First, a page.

I don’t know what he thinks about me, and I don’t care. He is a liar and he has hurt my mom, my sister, and I repeatedly.

    Anyways (I told you I’d talk about it – ooh, a new audience!) toxic relationships are toxic relationships, no matter if you’re TAB, NT, NAT, or a PWD. But sometimes when you’re “sick” or disabled, you’re expected to be grateful for any relationship and you’re seen as the “bad crip” for pushing people away. Or you’re not taken seriously if you’re NAT.

    My therapist talks to me about making friends/dating, and people should be able to determine how many friends they want, what types they want, and what they want to do. Sometimes you don’t want to be with people.

    I had an almost one-sided friendship with my roommate this semester. She never told me she didn’t want to talk to me, didn’t want me to talk, etc. And she showed me her toys (anime statue things) and talked about them. But any attempts were one-sided. I didn’t want to be BFFs, but I just wanted her to do some of the same things I did for her. (Like… turn the light off if she’s sleeping. Keep the sound down when she’s sleeping.) We had to live in the same shoebox for 15 weeks. I hope she moves out after the break.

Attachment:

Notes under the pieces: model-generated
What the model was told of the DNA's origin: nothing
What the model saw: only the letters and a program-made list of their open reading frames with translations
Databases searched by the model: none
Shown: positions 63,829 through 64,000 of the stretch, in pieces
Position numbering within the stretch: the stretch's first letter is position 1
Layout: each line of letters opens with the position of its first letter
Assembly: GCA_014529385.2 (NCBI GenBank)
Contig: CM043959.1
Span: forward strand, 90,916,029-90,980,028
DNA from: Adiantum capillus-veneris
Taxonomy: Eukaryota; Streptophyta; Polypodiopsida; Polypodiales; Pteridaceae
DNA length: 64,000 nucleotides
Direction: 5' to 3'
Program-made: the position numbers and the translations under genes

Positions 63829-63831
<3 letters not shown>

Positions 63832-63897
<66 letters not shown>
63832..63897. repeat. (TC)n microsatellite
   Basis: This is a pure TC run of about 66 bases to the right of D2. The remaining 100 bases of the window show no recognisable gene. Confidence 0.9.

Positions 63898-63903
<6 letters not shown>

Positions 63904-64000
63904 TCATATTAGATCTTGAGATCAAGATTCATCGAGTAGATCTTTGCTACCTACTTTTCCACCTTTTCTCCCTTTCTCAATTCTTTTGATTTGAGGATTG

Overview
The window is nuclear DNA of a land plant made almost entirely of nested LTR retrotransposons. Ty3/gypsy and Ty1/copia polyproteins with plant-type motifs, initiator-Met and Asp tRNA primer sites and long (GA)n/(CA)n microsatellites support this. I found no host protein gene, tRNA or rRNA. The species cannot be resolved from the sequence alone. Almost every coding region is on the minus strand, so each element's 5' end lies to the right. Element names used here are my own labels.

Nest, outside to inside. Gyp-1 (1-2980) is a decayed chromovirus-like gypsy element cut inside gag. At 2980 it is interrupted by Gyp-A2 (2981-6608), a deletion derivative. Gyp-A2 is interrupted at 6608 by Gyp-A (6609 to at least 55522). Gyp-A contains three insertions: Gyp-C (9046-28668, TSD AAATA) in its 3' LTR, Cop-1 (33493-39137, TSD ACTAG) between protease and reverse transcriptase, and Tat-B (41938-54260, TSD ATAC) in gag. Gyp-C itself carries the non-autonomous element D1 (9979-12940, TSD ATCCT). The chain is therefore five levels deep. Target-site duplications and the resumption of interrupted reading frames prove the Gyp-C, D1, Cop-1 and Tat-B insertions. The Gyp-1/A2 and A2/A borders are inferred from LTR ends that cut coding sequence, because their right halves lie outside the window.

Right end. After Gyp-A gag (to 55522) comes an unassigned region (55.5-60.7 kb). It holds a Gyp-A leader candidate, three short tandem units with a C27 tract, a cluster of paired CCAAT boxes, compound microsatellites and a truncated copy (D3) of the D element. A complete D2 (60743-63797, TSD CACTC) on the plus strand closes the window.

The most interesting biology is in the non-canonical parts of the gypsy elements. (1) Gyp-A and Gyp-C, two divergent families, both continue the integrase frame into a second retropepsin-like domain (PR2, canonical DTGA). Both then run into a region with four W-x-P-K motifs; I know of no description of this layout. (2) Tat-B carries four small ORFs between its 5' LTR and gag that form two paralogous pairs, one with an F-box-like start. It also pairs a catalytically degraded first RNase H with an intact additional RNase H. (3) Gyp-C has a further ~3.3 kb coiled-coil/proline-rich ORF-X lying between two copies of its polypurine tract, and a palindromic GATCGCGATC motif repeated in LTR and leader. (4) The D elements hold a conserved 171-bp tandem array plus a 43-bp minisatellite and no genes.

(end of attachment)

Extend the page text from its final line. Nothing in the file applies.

My roommate stressed me out, or more like what I expected from her stressed me out. Either tell me we won’t talk, or talk to me.

    But I’ve been lucky and my real friendships have not been one-sided. That’s how you know they’re real.

    Sorry for the novel.

    Basically, you have to draw a line. Even with relatives. Sometimes you have to be selfish and say, “You aren’t worth my time” and ignore their pain.